Ken Wiley’s new CD, “Jazz Horn Redux” displays masterful playing
By Dodie Miller-Gould - September 14, 2017
Veteran French horn player, Ken Wiley, offers smart interpretations of jazz classics on “Jazz Horn Redux.” The Los Angeles, California-based musician is accompanied by some of the best musicians in the area. Together, they educate new and dedicated jazz listeners about the range and dynamics of various horns. This is done through tribute songs that honor the likes of Miles Davis, Freddie Hubbard, Charlie Parker, John Coltrane and Sonny Rollins, plus others.
A note about Ken Wiley
Even if the musician’s name doesn’t sound familiar, many people have heard his work. Fans of “Family Guy” and “American Dad” have heard Wiley’s sharp and intuitive playing. For those who don’t watch cartoons of any kind, Wiley has also worked with Fall Out Boy and Lenny Kravitz. His seeming refusal to be pigeonholed makes Wiley the perfect musician to bring classic horn pieces to life.
The musicians that Wiley’s ensemble members have worked with are all household names. Gilberto Gil, James Taylor, B.B. King, Pat Metheny, Michael Jackson, and Earth, Wind and Fire, are among the greats Wiley’s fellow musicians have worked with.
“Jazz Horn Redux” by Ken Wiley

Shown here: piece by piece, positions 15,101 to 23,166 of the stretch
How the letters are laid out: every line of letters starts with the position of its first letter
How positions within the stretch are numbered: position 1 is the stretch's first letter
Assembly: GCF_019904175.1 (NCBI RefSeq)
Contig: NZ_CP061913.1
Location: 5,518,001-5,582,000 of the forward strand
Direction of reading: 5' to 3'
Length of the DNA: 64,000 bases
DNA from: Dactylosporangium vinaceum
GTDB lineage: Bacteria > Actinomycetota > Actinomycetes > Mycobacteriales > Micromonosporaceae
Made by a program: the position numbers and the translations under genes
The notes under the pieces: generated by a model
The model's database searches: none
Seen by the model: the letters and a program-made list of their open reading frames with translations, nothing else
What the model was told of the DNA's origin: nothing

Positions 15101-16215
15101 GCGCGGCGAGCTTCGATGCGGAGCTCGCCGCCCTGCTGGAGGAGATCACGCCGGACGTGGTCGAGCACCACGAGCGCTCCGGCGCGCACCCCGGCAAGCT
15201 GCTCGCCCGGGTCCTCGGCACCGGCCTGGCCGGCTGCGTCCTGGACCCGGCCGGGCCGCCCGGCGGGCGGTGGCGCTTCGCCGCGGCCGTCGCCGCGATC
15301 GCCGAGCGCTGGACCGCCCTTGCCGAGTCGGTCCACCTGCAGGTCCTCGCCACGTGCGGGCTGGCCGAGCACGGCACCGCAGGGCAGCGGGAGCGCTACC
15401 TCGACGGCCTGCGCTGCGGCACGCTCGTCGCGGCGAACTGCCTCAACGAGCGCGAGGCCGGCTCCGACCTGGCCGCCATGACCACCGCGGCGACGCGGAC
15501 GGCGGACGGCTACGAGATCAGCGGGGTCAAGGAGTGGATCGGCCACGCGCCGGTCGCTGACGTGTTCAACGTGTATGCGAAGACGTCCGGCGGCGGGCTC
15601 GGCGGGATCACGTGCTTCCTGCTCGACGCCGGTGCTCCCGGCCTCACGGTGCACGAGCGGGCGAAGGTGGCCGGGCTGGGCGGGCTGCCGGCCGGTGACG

The quality of work is evident from the first song. But certainly “All Blues” by Miles Davis is a swaggering, full-bodied tune. The upright bass complements the various horn showcases. The drums clatter just right. The feel is not quite smooth jazz with bite. The horn showcases, and the pairings of different horns to play the same line is masterful. The work has texture and personality.
“Freddie Freeloader,” another track originally by Davis, is a smoldering track with smooth horn and upright bass lines. The mood is cosmopolitan and worldly wise. The percussion and drums work together, and the clattering and brushed sounds never clashed.
Wiley and his troupe of assembled musicians are masterful players. The work on “Jazz Horn Redux” is disciplined enough to show what the performers know, but at the same time, the instruments roam free within the songs’ parameters. The CD is a good time and an education.